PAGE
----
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Taiwan's love motels are stepping up their game with outrageous themes, web movie marketing and extra privacy.
TAIPEI, Taiwan — Gone are the days of scuzzy "rest" hotels, rented by the hour to furtive lovers.
The latest generation of Taiwan love hotels are over-the-top pleasure dens, kitted out with full karaoke sound systems, massive jacuzzis and high-tech privacy protection.
The basic principle remains the same. As in Japan, many young Taiwanese can't afford their own apartments. Well into their 20s, they may still live with mom and dad — making sex logistically difficult.
"Taipei is too crowded, rooms are too small and many young people live with their parents," said Cheng Po-ren, a manager at Wego Hotel in Taipei. "So they want a place with more space, where they can go for privacy."
Nowadays, Taiwan's romance shacks aren't just for young lovers or older philanderers. They are increasingly aimed at fashionable young women, privacy-conscious playboys, and groups looking for a party room with a difference.
Holy handcuffs, Batman
Eden Motel's 'Batman' room.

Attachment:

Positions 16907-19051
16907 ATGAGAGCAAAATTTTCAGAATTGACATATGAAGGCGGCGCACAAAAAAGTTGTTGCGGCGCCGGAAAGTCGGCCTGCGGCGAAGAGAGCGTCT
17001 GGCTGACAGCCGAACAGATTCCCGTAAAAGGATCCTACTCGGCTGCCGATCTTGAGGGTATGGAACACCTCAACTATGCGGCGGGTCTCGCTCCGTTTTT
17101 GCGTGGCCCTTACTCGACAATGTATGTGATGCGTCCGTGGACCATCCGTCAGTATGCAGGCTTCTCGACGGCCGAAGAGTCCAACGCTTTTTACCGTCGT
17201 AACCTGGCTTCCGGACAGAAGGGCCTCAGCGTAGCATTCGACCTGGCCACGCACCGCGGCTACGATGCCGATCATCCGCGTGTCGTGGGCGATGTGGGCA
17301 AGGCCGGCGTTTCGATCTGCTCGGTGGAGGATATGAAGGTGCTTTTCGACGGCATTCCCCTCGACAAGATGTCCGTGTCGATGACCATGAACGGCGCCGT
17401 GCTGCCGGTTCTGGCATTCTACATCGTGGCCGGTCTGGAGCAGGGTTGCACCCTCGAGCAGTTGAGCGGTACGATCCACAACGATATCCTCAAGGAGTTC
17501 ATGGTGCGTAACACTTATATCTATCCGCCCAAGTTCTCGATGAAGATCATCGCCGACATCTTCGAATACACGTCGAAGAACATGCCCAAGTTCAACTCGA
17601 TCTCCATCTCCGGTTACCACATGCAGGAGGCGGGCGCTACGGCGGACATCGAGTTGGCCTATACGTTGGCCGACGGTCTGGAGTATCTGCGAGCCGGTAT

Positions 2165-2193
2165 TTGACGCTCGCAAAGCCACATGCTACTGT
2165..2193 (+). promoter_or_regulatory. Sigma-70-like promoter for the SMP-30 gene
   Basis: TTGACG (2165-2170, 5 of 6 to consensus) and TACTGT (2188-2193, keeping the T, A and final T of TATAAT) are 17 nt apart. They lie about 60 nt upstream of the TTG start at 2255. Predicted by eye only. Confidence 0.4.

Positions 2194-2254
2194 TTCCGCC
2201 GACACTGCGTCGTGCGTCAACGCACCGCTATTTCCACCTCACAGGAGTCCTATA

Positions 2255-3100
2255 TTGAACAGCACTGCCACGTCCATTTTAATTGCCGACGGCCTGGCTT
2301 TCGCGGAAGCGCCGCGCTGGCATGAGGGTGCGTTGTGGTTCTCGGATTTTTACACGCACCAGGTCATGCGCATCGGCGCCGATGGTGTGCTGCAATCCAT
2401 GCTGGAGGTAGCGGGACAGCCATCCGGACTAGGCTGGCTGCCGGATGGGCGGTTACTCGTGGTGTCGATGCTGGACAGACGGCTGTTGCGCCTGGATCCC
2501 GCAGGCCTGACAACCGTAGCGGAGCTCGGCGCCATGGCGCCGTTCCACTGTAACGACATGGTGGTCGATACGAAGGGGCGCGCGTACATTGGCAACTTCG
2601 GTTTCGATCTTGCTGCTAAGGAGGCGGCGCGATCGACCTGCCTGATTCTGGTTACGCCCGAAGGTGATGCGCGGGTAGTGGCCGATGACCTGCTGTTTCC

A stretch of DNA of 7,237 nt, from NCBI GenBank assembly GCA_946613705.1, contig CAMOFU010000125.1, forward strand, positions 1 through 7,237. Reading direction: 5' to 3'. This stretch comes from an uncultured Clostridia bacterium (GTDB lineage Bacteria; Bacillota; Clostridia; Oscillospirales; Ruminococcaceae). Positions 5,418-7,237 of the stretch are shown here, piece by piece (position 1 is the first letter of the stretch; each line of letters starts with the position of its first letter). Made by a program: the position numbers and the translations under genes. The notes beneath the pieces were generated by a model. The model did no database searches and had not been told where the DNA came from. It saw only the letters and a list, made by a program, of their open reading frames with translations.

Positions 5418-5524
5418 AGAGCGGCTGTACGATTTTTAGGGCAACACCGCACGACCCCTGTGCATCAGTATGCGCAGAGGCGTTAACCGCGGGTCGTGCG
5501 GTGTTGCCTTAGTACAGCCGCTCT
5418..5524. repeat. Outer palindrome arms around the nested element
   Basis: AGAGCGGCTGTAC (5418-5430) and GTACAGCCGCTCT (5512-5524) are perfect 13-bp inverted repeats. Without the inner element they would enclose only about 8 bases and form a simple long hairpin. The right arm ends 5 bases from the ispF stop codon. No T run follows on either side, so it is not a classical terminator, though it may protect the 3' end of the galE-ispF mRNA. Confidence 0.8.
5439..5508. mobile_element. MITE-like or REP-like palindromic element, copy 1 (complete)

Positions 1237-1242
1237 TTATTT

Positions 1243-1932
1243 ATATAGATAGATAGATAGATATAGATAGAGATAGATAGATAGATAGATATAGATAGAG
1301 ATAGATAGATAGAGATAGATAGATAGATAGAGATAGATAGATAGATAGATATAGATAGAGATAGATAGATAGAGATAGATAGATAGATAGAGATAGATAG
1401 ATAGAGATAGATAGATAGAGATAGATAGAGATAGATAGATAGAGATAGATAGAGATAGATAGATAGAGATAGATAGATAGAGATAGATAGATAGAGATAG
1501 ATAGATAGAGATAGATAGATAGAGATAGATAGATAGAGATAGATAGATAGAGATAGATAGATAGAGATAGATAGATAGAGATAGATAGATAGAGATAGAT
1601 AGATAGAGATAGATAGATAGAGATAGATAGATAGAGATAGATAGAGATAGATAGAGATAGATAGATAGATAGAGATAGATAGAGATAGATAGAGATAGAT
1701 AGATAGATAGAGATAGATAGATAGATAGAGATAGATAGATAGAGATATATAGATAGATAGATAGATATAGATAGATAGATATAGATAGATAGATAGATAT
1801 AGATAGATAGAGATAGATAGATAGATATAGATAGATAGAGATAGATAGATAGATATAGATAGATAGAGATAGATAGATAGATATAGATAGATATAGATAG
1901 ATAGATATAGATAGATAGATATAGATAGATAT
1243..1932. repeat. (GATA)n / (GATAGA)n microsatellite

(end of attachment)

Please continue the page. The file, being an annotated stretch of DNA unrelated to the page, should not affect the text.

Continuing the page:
(Photo courtesy of Eden Motel)
The Eden Motel in Kaohsiung may have the wildest theme rooms. There's a "jail room" complete with concertina wire and fuzzy handcuffs. A "Japanese comic" room, with murals of erotic manga. And yes, even a "Batman" room.
Eden's 46 rooms go for $40 to $60 for a three-hour stay, said the motel's Ann Shu. Like many of Taiwan's love motels, Eden offers plenty of marketing ploys. During the Christmas and New Year's period, for example, they're giving away lubrication, sexy lingerie and other perks.
Wego Motels launched Taiwan's high-end love motel trend earlier this decade. They've started offering themes targeted at women, such as the "Louis Vuitton" room or "Fantasy Fun Park" room, complete with carousel horses ($50 for two and a half hours, or $215 for a full night).
"Usually it's the woman who decides where to go, and the man who pays," said Cheng, the manager.
Love motel: the movie
The 'Space Voyage' room at Wego Motels.
(Photo courtesy of Wego Motels)
Wego is also breaking ground in love motel marketing. It hired professional directors and actors and paid nearly $400,000 to produce three artsy, provocative flicks inspired by the Wego experience. The results were screened at a Taipei movie theater, then posted online earlier this year.
The creepy "Scentless Soap" is aimed at young men, to advertise that Wego offers many small touches "to help them avoid difficult situations," said Cheng. (Read: to fool suspicious wives who might pick up a strange soap smell on their man.)
Ethics aren't us
Cheng said Wego has taken flak for catering in part to cheaters. But he says the motel chain operates by the old adage of "any publicity is good publicity."